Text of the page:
Fashions change, as in this very instance - and as seen by the phenomenon you commented on above. > > If you dig into the "reducibility" axiom, its a lot > harder to understand, but I think it comes down to a > similar thing - just what is it the mathematicians > are talking about, really? What is a "set"? When do > we know we have something really mathematizable, > versus something plagued with paradox? What are the > rules to avoid paradox? > Accepted. Except that I don't know if there can be rules to avoid paradox. 'Set theory' had, I accept, helped clarify some paradoxes. But there are paradoxes beyond those clarified in set theory. For instance, the idea of the 'Axiom of choice' and its equivalent Zorn's Lemma also leads to some deeper paradoxes, I understand. (I'm not very up-to-date on this, but I did see some mention of this somewhere). > > Anyway, for whatever its worth, and this is off-hand, > I could easily be shown wrong, but I have a lot of > sympathy and respect for the logicist, intuitionist, > formalist, and computationlist movements. > As have I. I use any or all these schools, as I find it intuitively appropriate. However, despite all the profundities that these schools have explored, I am confident that "There are more things in heaven and earth, Horatio, than are dreamt of in your philosophy" (and in your science, and your math, and your....). > >On the > other hand, I have a picture of Kurt Gödel hanging by > my desk, and he was a famous Platonist. Still he was > a logician, and I think the *best* part of > mathematics is *logic*, actual infinities or no > actual infinities, sets or no sets. > I'd *broadly* accept your proposition above if you'd substitute the descriptor "fundamental" for *best* - but I would also insist that any prose discussion of these concepts is likely only to lead us into foncusion. We do need p+sg for any effective and efficient discussion - i.e., a discussion that is conducted in less than an 'infinite' period of time; AND that leads to adequate understanding:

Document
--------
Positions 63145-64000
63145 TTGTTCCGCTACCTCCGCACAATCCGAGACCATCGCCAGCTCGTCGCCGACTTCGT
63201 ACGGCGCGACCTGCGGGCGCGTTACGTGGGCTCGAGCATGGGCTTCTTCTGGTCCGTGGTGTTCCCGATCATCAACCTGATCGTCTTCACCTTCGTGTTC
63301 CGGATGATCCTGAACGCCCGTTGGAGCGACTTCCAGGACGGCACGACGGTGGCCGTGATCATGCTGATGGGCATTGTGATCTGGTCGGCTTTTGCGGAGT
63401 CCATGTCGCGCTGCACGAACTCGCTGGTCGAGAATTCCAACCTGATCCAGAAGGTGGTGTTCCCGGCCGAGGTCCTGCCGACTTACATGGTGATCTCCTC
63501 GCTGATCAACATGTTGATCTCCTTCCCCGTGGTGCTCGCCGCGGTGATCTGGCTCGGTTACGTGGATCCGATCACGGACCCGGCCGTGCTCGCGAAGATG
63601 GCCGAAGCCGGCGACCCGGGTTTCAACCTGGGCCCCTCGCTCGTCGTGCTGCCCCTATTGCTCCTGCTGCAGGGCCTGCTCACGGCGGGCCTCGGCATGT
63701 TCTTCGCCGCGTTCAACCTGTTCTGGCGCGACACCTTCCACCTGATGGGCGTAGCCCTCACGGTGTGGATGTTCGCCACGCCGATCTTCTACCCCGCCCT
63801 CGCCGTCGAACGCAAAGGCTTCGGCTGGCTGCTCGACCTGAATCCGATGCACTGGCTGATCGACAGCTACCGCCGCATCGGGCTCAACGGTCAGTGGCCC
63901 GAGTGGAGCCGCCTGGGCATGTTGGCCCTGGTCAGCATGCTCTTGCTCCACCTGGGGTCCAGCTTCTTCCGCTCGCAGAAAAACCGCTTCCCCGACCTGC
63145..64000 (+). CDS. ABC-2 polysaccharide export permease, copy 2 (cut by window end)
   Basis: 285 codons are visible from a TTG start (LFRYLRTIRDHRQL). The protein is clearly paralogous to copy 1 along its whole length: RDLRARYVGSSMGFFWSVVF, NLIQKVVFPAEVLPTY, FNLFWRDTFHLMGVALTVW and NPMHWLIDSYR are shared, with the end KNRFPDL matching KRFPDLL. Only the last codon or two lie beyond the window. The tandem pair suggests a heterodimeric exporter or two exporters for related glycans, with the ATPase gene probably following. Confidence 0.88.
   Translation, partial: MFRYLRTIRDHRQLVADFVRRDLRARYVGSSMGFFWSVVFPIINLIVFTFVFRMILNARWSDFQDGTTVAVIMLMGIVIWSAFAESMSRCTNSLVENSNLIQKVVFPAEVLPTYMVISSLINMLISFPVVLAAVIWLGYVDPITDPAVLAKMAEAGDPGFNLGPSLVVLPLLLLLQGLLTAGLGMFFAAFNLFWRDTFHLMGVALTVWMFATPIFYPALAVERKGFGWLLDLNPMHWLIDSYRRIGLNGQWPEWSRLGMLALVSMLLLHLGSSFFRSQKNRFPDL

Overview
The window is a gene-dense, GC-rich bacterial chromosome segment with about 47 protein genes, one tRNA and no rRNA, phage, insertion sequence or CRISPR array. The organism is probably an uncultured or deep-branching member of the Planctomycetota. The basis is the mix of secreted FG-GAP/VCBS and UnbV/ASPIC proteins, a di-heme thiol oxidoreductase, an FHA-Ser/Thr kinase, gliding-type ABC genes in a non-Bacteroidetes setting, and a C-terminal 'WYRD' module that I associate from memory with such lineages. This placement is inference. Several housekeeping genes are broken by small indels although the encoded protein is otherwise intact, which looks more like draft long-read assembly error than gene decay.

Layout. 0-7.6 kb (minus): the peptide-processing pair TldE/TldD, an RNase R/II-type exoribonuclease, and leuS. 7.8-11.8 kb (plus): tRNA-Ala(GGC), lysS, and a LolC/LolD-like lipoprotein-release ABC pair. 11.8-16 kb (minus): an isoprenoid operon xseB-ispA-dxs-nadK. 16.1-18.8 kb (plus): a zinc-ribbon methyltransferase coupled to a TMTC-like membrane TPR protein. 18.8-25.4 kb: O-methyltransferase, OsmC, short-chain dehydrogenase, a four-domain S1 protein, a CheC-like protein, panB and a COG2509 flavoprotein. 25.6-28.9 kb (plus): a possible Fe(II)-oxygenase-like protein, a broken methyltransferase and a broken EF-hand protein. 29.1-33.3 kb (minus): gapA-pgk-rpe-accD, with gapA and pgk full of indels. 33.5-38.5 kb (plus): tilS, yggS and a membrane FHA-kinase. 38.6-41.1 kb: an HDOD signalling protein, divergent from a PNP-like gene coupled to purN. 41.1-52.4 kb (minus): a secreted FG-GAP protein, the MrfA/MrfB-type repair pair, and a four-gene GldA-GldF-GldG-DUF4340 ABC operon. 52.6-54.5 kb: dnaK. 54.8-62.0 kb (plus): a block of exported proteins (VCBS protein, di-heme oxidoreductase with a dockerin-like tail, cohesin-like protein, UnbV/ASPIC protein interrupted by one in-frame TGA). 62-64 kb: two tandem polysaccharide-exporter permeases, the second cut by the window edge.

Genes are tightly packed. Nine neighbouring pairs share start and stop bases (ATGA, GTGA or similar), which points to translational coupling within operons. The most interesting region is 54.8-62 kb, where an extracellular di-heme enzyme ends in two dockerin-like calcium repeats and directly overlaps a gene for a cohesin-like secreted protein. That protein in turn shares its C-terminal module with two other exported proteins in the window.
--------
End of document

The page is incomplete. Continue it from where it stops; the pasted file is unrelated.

a) by me of the complex arguments you may put forth; and b) by you of the complex arguments that I may put forth. > > Here's a cute paper: > http://www2.gsu.edu/~matgtc/three%20crises%20in%20math > ematics.pdf > I've downloaded the paper - shall read it in due course. > GSC > ------- End of Forwarded Message